- ‘Aliens are a common theme both as a dramatic effect in a storyline and as the subject matter of serious newsmagazine programs about scientific exploration and pseudoscience.’
- ‘Moore was host and executive director of the TV newsmagazine program, TV Nation.’
- ‘TN Media Senior VP Steve Sternberg hails fewer newsmagazines, fewer cookie-cutter comedies and more distinctive dramas as developments that will ‘get people back from cable.’’
- ‘Of the 100-odd primetime shows that will premiere on the four networks this fall and winter, more than 30-including CBS newsmagazines - will be made by one or another company owned by Viacom.’
- ‘But I will say this, that I think the television newsmagazines and the regular magazines, they've gotten a lot bolder lately in terms of putting out personal information about celebrities that you would have never seen 10 years ago.’
- ‘Primetime newsmagazines have proliferated even as the nightly newscasts have lost some of their luster.’
- ‘On the other hand, that kind of money is certainly within the budgets of the major newsmagazine programs on television.’
- ‘And this was not simply a matter for the alternative magazines with small circulations; it was also covered in mainstream papers like The New York Times, The Washington Post, and on several television newsmagazines.’
- ‘The story was picked up by the TV newsmagazine 20 / 20, and Goldstein became the go-to guy on the subject.’
- ‘She arrived at the pinnacle 12 years ago, landing first at NBC Nightly News and later the newsmagazine show Dateline NBC.’
- ‘On the television newsmagazine 20 / 20, John Stossel called the biologists who sent the hair ‘zealots.’’
- ‘But come next week, he will sign off from ‘Now,’ the weekly PBS newsmagazine he began in 2002, as, at age 70, he retires from television.’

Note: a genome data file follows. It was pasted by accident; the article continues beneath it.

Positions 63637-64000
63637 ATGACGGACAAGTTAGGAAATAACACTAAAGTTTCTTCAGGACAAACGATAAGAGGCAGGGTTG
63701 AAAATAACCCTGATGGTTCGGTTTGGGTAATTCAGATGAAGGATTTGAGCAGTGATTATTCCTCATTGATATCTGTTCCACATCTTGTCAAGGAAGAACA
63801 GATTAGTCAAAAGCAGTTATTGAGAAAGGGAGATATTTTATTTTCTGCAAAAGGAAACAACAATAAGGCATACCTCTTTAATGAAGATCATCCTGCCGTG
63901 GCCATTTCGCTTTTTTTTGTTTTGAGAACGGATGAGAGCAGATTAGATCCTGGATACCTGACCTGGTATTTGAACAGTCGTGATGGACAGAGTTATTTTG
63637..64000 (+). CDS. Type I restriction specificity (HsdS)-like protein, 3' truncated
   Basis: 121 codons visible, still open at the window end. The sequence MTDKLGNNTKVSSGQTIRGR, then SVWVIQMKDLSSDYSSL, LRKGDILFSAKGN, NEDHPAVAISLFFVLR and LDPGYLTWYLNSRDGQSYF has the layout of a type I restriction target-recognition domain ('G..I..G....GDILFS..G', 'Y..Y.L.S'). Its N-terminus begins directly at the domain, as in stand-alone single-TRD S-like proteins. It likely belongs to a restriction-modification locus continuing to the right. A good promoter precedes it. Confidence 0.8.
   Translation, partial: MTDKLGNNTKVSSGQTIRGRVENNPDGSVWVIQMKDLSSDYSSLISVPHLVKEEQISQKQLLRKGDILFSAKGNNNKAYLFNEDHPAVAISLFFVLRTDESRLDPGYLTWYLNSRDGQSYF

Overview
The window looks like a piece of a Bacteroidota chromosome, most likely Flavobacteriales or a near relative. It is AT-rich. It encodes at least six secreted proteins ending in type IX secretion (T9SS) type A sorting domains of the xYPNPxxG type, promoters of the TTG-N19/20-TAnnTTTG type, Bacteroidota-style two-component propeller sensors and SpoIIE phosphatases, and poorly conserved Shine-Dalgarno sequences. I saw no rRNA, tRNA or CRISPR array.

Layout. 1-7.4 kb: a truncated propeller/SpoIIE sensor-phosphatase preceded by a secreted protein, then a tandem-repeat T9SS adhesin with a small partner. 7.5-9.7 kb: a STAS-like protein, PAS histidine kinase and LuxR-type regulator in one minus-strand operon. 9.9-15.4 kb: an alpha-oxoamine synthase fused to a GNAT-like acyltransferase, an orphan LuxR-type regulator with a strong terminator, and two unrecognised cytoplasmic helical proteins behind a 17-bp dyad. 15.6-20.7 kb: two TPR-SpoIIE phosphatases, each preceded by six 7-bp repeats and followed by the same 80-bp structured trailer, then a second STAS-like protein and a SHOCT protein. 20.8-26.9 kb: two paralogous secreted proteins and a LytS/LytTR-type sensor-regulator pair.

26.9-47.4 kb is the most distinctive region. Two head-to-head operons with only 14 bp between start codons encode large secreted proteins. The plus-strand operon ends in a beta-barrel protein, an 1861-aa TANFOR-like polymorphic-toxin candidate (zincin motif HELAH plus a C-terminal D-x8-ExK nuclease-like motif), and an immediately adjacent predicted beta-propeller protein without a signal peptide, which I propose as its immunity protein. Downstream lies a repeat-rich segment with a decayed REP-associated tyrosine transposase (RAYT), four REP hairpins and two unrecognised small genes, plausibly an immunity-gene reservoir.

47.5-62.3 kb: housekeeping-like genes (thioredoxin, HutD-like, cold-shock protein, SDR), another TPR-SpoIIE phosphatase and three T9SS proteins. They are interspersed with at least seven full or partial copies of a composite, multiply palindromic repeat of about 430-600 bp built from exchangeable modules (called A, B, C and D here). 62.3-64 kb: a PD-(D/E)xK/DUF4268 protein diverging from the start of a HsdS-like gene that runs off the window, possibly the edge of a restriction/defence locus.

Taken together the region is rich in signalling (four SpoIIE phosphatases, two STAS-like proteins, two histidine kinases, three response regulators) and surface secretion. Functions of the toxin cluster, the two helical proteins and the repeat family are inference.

- ‘We all gathered in a friendly Irish pub to watch the Massachusetts-based TV newsmagazine Chronicle dedicate a half-hour to the FSP.’
- ‘And 28 percent of women say they're watching more Dateline, 20/20 and other newsmagazines today than they did before the attacks, compared with 18 percent of men.’
- ‘Television newsmagazines have regularly broadcast reports of these invasions of privacy.’
- ‘Celebrity Justice is a spinoff of the celebrity buzz vehicle Extra - which is itself a copycat of the original entertainment newsmagazine, Entertainment Tonight, or ET as it's known to roughly eight million nightly viewers.’
- ‘The case also gained wide attention when it was featured on the investigative newsmagazine The Fifth Estate (a Canadian version of 60 Minutes).’
- ‘Newspapers and TV newsmagazines lapped up the news, decrying a new confidence crisis among American girls.’
- ‘But networks mostly offered soap operas and newsmagazines and held back their popular sitcoms and dramas due to rights issues.’
- ‘He hosts ‘NOW’ which is television's smartest newsmagazine and continues to make documentaries.’
We take a look at several popular, though confusing, punctuation marks.
From Afghanistan to Zimbabwe, discover surprising and intriguing language facts from around the globe.
The definitions of ‘buddy’ and ‘bro’ in the OED have recently been revised. We explore their history and increase in popularity.